Incident Date 19671205 VMO-2 UH-1E 152434+ - Crash, Instrument Meterological Conditions
Terry III, Robert Isaac 2ndLt Co-Pilot VMO-2 MAG-16 1967-12-05 (vvm 31E:042)
Morey Jr., Frank Ernest GySgt (PP) Gunner VMO-2 MAG-16 1967-12-05 (vvm 31E:041)
Monhof, August Harold Cpl Crew Chief VMO-2 MAG-16 1967-12-05 (vvm 31E:041)
England, Gary Lloyd Capt Pilot VMO-2 MAG-16 1967-11-30 (vvm 31E:040)
VMO-2 Squadron Command Chronology
Submitted by: N/A, 20030815
“Hostage 3-0 flight was on a mission working with two Air Force rescue helicopters attempting to reach the site of a crashed Army huey. The mission was aborted due to poor weather, and in attempting to return to Da Nang IFR (because of intense ground fire taken at low altitudes), both aircraft of 3-0 flight inadvertently crashed into the side of a mountain. All four crewmembers in the lead aircraft were killed, while the crew of the second aircraft escaped with minor injuries.”
Two a/c vectored into mountain west of Da Nang by Da Nang DASC while returning from combat mission in IFR weather – results of DASC involvement still unknown – tape system was “out of order”, so no evidence regarding communications input. Pilots were following verbal communications from the DASC control center. Second a/c of two a/c section was “stepped up” in formation and was able to see lead a/c impact and explode. He executed a pull up, impacted the top of trees - tumbled over several times and came to rest inverted on the ground. Copilot (Rohner) and gunner (?) were injured during the impact, and evacuated by the first aircraft on the scene (Clemens/Opocensky).
Pixton and Crewchief (both minor injuries) were in zone for three and a half hours until another huey (Richardson/?) arrived to pull them out. During the extensive time on ground, it was determined by the surviving crew members that no one survived the impact and burning of the lead a/c. It was completely incinerated.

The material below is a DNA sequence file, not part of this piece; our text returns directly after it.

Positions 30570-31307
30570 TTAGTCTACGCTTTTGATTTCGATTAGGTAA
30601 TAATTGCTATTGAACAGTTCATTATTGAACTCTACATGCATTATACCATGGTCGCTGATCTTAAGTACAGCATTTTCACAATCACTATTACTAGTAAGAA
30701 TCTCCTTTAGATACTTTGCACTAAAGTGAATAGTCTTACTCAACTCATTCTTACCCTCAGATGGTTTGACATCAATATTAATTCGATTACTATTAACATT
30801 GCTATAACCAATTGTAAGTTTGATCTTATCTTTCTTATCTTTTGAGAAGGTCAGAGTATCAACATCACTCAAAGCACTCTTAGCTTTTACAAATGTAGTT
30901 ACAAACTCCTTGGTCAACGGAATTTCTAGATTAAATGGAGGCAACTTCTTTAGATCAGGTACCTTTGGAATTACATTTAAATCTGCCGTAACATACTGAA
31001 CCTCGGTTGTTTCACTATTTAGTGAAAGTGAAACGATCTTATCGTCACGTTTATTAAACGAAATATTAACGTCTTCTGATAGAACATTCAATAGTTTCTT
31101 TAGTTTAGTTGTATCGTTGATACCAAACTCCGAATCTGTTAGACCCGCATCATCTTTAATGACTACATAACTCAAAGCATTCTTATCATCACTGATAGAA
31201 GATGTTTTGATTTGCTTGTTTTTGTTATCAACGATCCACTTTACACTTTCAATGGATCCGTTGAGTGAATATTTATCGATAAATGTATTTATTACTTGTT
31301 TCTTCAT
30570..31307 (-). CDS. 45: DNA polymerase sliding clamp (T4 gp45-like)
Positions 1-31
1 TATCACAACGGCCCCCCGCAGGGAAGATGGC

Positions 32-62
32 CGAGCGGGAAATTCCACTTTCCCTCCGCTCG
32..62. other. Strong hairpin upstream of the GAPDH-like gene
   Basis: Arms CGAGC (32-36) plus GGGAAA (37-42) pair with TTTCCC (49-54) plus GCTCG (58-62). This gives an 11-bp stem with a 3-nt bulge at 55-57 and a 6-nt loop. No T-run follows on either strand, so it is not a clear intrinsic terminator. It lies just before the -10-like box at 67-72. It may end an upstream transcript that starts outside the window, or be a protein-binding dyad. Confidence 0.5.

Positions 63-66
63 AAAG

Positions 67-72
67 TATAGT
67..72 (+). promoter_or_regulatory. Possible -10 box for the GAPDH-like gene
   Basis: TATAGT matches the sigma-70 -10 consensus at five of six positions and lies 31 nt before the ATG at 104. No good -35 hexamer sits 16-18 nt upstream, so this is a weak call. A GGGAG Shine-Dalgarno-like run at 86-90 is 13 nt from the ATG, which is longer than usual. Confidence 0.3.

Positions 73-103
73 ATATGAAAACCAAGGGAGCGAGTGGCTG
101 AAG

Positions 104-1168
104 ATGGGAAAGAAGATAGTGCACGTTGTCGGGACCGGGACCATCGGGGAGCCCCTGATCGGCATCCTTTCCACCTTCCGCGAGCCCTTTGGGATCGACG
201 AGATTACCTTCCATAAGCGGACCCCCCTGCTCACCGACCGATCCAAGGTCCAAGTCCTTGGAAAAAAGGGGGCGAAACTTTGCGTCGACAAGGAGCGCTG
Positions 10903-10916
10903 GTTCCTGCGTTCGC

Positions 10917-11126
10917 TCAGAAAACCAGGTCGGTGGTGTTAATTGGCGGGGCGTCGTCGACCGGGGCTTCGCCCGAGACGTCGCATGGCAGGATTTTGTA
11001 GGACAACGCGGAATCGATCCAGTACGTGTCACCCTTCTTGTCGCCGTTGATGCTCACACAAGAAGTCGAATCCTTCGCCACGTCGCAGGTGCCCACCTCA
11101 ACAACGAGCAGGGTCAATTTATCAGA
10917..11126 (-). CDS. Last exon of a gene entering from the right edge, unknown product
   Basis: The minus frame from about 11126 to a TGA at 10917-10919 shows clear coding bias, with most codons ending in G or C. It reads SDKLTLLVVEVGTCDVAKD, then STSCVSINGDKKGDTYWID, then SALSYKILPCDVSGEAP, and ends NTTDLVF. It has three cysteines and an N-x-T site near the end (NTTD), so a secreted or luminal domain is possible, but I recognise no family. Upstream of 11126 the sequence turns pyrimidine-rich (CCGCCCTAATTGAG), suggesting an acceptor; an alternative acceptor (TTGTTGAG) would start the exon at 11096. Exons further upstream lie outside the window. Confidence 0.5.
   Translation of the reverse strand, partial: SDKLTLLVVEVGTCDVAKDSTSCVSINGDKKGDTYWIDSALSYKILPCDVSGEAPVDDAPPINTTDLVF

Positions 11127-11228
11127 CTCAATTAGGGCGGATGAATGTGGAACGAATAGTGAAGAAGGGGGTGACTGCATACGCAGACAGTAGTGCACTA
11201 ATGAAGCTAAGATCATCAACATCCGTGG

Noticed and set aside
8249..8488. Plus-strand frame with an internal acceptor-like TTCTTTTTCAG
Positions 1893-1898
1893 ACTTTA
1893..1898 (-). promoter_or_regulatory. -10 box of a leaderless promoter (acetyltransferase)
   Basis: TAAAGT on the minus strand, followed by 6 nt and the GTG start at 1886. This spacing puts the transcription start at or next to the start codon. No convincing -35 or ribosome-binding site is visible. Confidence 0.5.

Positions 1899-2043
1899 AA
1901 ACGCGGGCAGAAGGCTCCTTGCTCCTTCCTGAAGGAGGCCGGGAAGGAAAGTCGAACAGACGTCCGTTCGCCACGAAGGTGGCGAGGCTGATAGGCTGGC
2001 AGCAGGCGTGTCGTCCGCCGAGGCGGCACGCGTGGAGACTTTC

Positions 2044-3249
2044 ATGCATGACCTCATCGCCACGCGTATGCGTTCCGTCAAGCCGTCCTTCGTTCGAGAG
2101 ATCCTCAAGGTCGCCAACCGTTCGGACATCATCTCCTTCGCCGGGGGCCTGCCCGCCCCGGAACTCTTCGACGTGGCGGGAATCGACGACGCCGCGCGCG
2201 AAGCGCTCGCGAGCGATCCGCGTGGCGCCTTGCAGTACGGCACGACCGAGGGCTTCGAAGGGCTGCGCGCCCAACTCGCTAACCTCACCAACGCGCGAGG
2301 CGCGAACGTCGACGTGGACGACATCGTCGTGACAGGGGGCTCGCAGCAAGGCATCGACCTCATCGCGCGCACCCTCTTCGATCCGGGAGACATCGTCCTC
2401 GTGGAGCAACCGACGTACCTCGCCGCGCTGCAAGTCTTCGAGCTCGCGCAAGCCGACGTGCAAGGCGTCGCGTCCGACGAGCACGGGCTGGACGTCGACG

The mission was to provide gun cover for aircraft trying to get to a crashed Army Beaver and recover classified documents in the Happy Valley area. Weather and "bad guys" would not let the recovery team into the zone. We were returning to Marble Mountain, flying IFR, when we were vectored into a mountain side at about 2100' in altitude. I would like to know more about my surviving crew and the crews who flew the two rescue pickups.
The second huey hit the top of the Charley Ridge. Mike Clemens and I were supposed to pick up a VIP at Da Nang when we diverted to Charley Ridge to make the rescue. Mountain was in clouds - we found survivors by tuning in on the ADF. We picked up Copilot (Rohner) and Gunner, the two most severely injured. Don't know how they got the rest. I remember the 20 minute fuel light being on forever. We ran out of fuel landing at Marble Mountain. Had to tow off runway.
I never saw the first Huey, only smoke. I assume they never knew what they hit. I believe it exploded on impact. I don't know who flew the second Huey. I only know there wasn't much left. The Copilot's face was messed up pretty bad and he had internal injuries. It looked like he hit the instrument panel or the cyclic stick. I had a hard time holding his face together to give him mouth to mouth when he stopped breathing. The Gunner had a broken hip and some other internal injuries. He complained a lot so I figured he was OK. I hope they both survived. I would like to meet them again.
First I want to thank you for remembering and honoring all the heros of our country. My father passed when I was 5 years old and I did not get to spend too much time with him before he passed away. If you have any information to locating someone that knew my Father Gary L. England, I would like to contact them for any information of him. If you have any information to assist me to locate any buddies he had in Vietnam or North Carolina, I would very much appreciate it. My address is 2031 Las Coches Way, Sacramento, CA 95833.
Capt Gary L. England, VMO-2